Christmas is a celebration that takes place in countries around the world. However, different destinations and cultures have their own rituals and traditions when it comes to this major celebration. When it comes to Australia, Christmas rolls around toward the start of the summer holidays, which are from the middle of December until the early part of February. Unlike many other parts of the world, Christmas in Australia means warm weather, the thrill of the summer holidays stretching ahead, and the ability to enjoy plenty of outdoor entertainment.
Some of the traditions upheld by Australians
Like other countries around the world, there are a number of Christmas traditions that are upheld by many Australians, and these are all part and parcel of the festive celebration. Of course, Aussies still head to stores and online retailers such as Not on the High Street to buy gifts but there are also other traditions that are important to them. So, let’s take a look at some of these traditions:
• Christmas bush: Australian will head to department stores like Macy’s to purchase a range of decorative items for the home in order to prepare for Christmas, just like people do in other parts of the world. However, one of the unique things that they do is adorn their homes with bunches of Christmas bush. This is a tree that is native to Australia and has little green leaves with the flower that are cream but turn red in the summer, usually by the time Christmas comes around.
• Candlelit carols: People in countries around the world love to hear or sing Christmas carols. In Australia, each state capital hosts an event where carols are sung by candlelight – Carols by Candlelight. This provides a great way for Australians and visitors to the country to enjoy really getting into the spirit of the festive season. It’s a wonderful ambience and atmosphere and is a hugely popular event in all of the capital cities. In addition, the carols sometimes have their words changed as many refer to snow and cold weather, which aren’t present in Australia. Also, there are many stars that get involved in singing the carols, including famous Australian stars such as John Farnham.
• Santa’s kangaroos: Most people associate Santa with travelling by reindeer. However, in Australia, he travels by kangaroo or ‘six white boomers’ as they are known. In addition, that furry suit and those fur-lined boots are kicked off and changed for more appropriate clothing and footwear when Santa does his rounds in Australia.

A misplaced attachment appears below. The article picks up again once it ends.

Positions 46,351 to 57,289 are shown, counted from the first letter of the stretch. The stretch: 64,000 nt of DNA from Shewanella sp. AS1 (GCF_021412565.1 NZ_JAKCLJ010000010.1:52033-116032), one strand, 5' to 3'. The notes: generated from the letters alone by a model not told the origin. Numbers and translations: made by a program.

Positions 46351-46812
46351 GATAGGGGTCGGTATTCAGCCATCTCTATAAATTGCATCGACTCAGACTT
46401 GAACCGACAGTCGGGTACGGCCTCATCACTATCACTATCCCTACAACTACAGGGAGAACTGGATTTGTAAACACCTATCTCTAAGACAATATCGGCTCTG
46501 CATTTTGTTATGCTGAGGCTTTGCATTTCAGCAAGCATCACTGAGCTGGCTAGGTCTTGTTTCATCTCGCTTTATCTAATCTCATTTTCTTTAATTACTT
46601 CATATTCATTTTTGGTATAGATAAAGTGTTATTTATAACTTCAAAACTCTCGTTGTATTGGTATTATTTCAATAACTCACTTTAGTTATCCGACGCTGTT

• Boxing Day at the Beach: When Boxing Day rolls around, many people slip into the beachwear they bought from retailers like Wild Secrets and they head to the beach to have a day of fun in the sun. Many will attend or hold barbeques on the beach and there are even yacht races held in some places. With the weather so warm and with it being summertime, this is a natural way for many Australians to enjoy their Boxing Day.
• Non-traditional Christmas dinner: While people in other parts of the world are tucking into turkey and roast potatoes for their festive meal, in Australia many opt for a cold Christmas dinner. Some even decide to do a BBQ for Christmas dinner and enjoy the big day outside with their loved ones as they tuck into a festive BBQ feast. Many fish markets find themselves overrun with people looking to buy fresh fish ready for their Christmas dinner.
• Church attendances: Like lots of other people, many Australians head to church on Christmas Eve. When Christmas Day rolls around, many will sit down to a breakfast that consists of ham and eggs. After this, they then go to church again before they start getting prepared for their Christmas dinner or BBQ.
• The New Year: When it comes to the New Year, Australians hold dinners, parties, and entertainment like other people across the world. However, on January 6th, which is the 12th Night, they hold a final party to bring the festive season to an official end.
So, there we have it. These are some of the traditions and routines that many Australians go through when it comes to celebrating Christmas and New Year. As you can see from the list, many of the routines and traditions are based around the fact that when Christmas comes around in Australia it is the start of the summer season and the weather is hot. They cannot engage in the same types of activities and traditions as most other places such as building snowmen or wrapping up warm to hit the Christmas markets. So, instead, they make the most of having Christmas in the summertime.